Permeability is an important parameter that helps understand the gas mass transport behavior in tight porous media. However, measuring the permeability of tight porous media accurately is an arduous task. Gas flow differs from liquid flow in regards to high compressibility, slippage effect, and sometimes adsorption. Slippage effect can be significant when the pressure is low or the pore diameter is small. Increasing pressure eliminates the slippage effect; however, high pressure is not always achievable under lab or field production conditions. The measurement of permeability during gas flow in a porous media is also greatly affected by the adsorption-induced surface diffusion process. In this study, a combined experimental–mathematical method for determining the permeability of tight porous media was developed. Steady-state measurements were conducted to obtain methane flux under different pressures for shale and tight reservoirs. The apparent permeability and permeability without slippage were calculated. Using the measured parameters, a mathematical model was derived to determine the intrinsic permeability, and the viability was tested with experimental results. This work provides an alternative approach to estimate the permeability of tight porous media during the gas mass transport process by considering both the slippage effect and gas surface adsorption. Parameters in the model can be easily measured through experiments for low pressures. Experimental verification shows that the error of permeability estimation can be decreased by approximately 10%.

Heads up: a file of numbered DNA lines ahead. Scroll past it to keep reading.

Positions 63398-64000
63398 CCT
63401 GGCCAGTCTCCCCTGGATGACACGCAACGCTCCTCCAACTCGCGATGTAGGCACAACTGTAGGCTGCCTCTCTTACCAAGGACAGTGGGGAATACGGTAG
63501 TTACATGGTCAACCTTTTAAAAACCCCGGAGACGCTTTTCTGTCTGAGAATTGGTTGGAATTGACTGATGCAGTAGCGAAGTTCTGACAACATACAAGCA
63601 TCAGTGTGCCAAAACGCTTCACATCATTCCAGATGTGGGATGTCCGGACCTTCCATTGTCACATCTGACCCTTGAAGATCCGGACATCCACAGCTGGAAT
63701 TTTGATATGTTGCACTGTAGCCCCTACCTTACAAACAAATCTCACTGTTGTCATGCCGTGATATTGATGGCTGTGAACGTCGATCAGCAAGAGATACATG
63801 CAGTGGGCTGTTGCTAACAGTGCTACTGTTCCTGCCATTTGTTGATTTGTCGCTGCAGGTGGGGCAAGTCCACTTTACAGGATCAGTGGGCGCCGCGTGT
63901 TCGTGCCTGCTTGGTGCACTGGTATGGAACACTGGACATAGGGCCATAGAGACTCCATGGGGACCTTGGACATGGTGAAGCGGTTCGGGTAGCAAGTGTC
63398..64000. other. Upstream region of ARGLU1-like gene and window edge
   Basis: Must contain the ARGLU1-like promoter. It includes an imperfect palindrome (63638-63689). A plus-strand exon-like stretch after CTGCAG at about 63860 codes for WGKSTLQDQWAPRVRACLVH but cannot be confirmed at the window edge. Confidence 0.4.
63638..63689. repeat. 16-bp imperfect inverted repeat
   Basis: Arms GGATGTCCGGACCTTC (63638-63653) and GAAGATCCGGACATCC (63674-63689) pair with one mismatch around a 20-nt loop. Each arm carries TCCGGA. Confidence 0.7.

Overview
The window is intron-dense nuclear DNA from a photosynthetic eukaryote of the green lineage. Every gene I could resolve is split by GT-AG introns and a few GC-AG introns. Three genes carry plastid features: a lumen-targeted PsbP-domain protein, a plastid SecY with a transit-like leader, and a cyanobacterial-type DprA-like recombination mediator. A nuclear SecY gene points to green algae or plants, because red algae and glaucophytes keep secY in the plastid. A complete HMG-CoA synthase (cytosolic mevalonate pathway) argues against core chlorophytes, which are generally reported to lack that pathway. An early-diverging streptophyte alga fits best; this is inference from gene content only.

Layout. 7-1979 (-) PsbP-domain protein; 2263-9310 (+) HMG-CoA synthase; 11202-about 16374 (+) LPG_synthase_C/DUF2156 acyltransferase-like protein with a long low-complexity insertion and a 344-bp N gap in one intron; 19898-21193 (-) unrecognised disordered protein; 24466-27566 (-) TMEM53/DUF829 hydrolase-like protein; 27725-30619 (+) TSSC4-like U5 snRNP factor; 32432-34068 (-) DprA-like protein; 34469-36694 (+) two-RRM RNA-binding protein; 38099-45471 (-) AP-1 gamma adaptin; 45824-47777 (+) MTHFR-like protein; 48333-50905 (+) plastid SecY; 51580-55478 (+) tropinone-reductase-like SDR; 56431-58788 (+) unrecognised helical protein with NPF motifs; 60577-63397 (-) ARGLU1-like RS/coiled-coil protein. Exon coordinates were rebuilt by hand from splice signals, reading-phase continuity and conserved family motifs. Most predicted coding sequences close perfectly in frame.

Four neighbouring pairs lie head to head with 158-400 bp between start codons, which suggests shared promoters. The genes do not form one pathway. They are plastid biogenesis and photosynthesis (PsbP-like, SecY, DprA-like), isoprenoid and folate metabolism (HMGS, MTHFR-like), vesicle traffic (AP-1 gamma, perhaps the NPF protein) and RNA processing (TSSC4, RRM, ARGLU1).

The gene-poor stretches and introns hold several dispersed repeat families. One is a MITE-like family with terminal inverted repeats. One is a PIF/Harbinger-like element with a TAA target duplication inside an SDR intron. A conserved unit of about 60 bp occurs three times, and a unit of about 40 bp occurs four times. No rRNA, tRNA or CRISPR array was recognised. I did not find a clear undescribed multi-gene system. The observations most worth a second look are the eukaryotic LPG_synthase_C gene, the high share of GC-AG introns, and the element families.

- Surface diffusion
- Tight porous media